How OpenID can lighten the load on user authentication schemes

GSA-supported lightweight registration protocol could replace agency's home-brewed sign-ons

A research scientist who wants to get alerts on a pertinent topic from can get a user name and password from the Energy Department-run site. But when that scientist wants to make an online reservation for some camp space at a national park, he must register all over again, this time with the Interior Department's National Park Service.

From the user's perspective, both accounts are from the same government, so why couldn't the scientist have a single account for both? Or for that matter, why not have one account for all government interactions? In fact, why should that ID be issued by the government at all, especially when commercial organizations, such as Google or Microsoft, are already issuing user identifications en masse?

Earlier this year, when Vivek Kundra became federal chief information officer, he called for greater use of commercial technologies, particularly those emerging in the Web 2.0 field. However, few could have predicted that he would extend such thinking to authentication schemes.

At the O’Reilly/TechWeb Gov 2.0 conference in September in Washington, Kundra announced that the General Services Administration had formed a partnership with the OpenID Foundation that would allow government Web sites to use the lightweight authentication protocol — already used by Google, AOL and others — for their own sites, possibly saving them a lot of headaches in implementing their own authentication systems for the public.

Today, agency Web sites, which number more than 20,000, have moved far beyond static sets of pages.

However, to interact with the public, agencies need to implement a way of providing user accounts for visitors, so the users could keep track of their search results, maintain extended discussions and conduct business. Setting up authentication systems can be a lot of work for the agency, though, and the last thing most Web surfers want is another user name and account to remember.

By partnering with OpenID, Kundra plans to take advantage of work already being done in the commercial and open-source sectors. Most government Web site visitors already have accounts elsewhere, perhaps in various services offered by Microsoft, Yahoo, Google or others. "Why not leverage those platforms for services that are not sensitive in nature?" Kundra asked.

Later at the conference, Judy Spencer, co-chairwoman of the Federal Identity, Credential and Access Management Steering Committee, said a challenge the federal government faces is that it could have 300 million potential users, but what any one might need from the government on any given day may remains a mystery. That makes it difficult for long-term authentication planning.

"Identity is a real problem with us," Spencer said. "For most of the interactions that the government has with citizens, it needs some form of identity assurance." Because people are comfortable with social-networking services, "this is something we think we can leverage." 

In many ways, though, the introduction of OpenID into federal sites is jarring, given how little it was used by agencies before Kundra's announcement. How it works and how it can work for you could require some explanation.

How it works

The easiest way to think about OpenID is as a lightweight sign-on mechanism for consumer-oriented Web sites. Instead of a using a separate set of log-in credentials for Yahoo, for instance, and then using another set for Facebook, the user can deploy a single OpenID user name and password for all these accounts.

"OpenID is fundamentally a way you can use your browser to authenticate to a Web site by using a third-party identity provider," said Drummond Reed, one of the founding board members of the OpenID Foundation, which oversees OpenID.

For the user, the experience can go something like this: When visiting a new site, the person is asked for an OpenID identity. The identity is a Web address of some sort (, provided by Google, AOL or some other OpenID provider. After supplying this address to the site, the person is then presented with a log-in page from the provider. After the person logs in to that account on the OpenID provider site, he or she is returned to the original site, which has registered that user for its services. In effect, the OpenID process has verified to the site being visited that the person using that OpenID identity is indeed the account holder.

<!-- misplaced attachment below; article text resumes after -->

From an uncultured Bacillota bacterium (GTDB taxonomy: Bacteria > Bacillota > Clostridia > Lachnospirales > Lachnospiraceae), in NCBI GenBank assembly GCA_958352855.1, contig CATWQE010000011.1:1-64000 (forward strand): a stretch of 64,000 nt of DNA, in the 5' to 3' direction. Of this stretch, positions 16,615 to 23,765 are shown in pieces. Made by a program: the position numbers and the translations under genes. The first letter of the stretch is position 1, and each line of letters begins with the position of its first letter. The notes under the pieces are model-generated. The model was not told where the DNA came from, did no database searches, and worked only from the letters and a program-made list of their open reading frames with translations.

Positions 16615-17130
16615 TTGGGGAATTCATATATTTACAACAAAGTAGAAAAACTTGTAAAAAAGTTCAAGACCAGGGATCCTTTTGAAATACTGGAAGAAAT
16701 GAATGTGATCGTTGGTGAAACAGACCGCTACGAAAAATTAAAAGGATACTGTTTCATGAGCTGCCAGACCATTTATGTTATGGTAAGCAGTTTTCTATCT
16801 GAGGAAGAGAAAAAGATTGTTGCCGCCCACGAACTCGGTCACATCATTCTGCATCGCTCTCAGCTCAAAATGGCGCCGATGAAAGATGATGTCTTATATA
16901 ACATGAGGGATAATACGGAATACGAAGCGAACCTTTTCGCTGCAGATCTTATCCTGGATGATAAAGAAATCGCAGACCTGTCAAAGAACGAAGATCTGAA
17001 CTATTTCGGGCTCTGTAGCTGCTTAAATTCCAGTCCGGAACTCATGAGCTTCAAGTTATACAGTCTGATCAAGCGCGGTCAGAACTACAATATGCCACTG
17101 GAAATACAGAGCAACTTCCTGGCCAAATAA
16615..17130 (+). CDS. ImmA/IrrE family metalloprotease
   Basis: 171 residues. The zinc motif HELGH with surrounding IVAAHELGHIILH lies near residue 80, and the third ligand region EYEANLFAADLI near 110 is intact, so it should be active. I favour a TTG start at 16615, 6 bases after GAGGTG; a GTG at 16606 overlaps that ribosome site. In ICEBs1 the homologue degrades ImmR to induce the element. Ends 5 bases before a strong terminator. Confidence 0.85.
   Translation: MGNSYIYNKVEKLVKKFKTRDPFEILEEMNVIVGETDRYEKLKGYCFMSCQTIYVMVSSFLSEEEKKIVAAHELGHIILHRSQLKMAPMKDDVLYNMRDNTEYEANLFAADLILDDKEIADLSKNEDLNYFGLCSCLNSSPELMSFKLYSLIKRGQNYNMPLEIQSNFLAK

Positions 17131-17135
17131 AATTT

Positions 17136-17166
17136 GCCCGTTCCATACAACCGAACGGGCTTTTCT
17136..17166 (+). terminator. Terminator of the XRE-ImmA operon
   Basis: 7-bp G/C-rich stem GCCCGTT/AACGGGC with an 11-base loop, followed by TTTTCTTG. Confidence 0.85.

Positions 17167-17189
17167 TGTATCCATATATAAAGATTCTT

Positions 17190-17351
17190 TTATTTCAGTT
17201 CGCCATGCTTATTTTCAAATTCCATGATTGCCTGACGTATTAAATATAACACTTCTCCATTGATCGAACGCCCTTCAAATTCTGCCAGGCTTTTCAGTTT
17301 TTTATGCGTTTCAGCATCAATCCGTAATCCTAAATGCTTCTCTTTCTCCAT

The first time the person logs on to a service, the OpenID provider gives the user the option of how much data, such as name or e-mail address, to supply the requesting service. The site that is reusing the OpenID identity can assign the visitor a new log-in name. If the person has designated that the OpenID provider always trusts the site being visited, subsequent log-ins to the site using the OpenID will require only the URL — not a user name or password.

Behind the scenes, there are back-and-forth communications between the service requesting verification and the OpenID provider. The service provider constructs a redirect page that takes the user back to the OpenID provider. If the credentials are properly supplied, the OpenID provider sends a "check authentication" message that verifies that the user successfully logged in to his or her account and that the account does indeed belong to the site's visitor.

OpenID makes no assumptions about how the service using OpenID stores the credentials, Reed said. In most cases, information is stored in cookies on the user's computer and the service then treats the OpenID-verified users like any other registered user.

For users, the chief appeal of OpenID is that it could provide a single name and password combination for a wide variety of sites. No longer would a user need to keep a long list of user names and passwords for individual sites. After registering once, OpenID also eliminates that registration process for each individual site, a hassle that often involves switching between Web browser and e-mail client to complete the verification process. And anyone with concerns about entrusting their personal information to any one organization can take heart that, because a wide variety of sites can be OpenID providers, there is no single organization in charge of all IDs, which could be problematic if users start to distrust that provider. Also, users can keep more than one OpenID account.

The list of consumer Web sites that accept OpenID as credentials is growing, even if they lean toward the geeky side: Slashdot, Facebook, Google, Technorati, LiveJournal and Yahoo. The OpenID Foundation says more than 27,000 sites use the protocol, although actual use on the part of the Web populace remains an open question: One Internet service, called WetPaint, dropped support for OpenID, noting that of its 1 million registered users, only 200 logged on with OpenID accounts. Other sites, such as Facebook and Google, hide their OpenID log-on pages.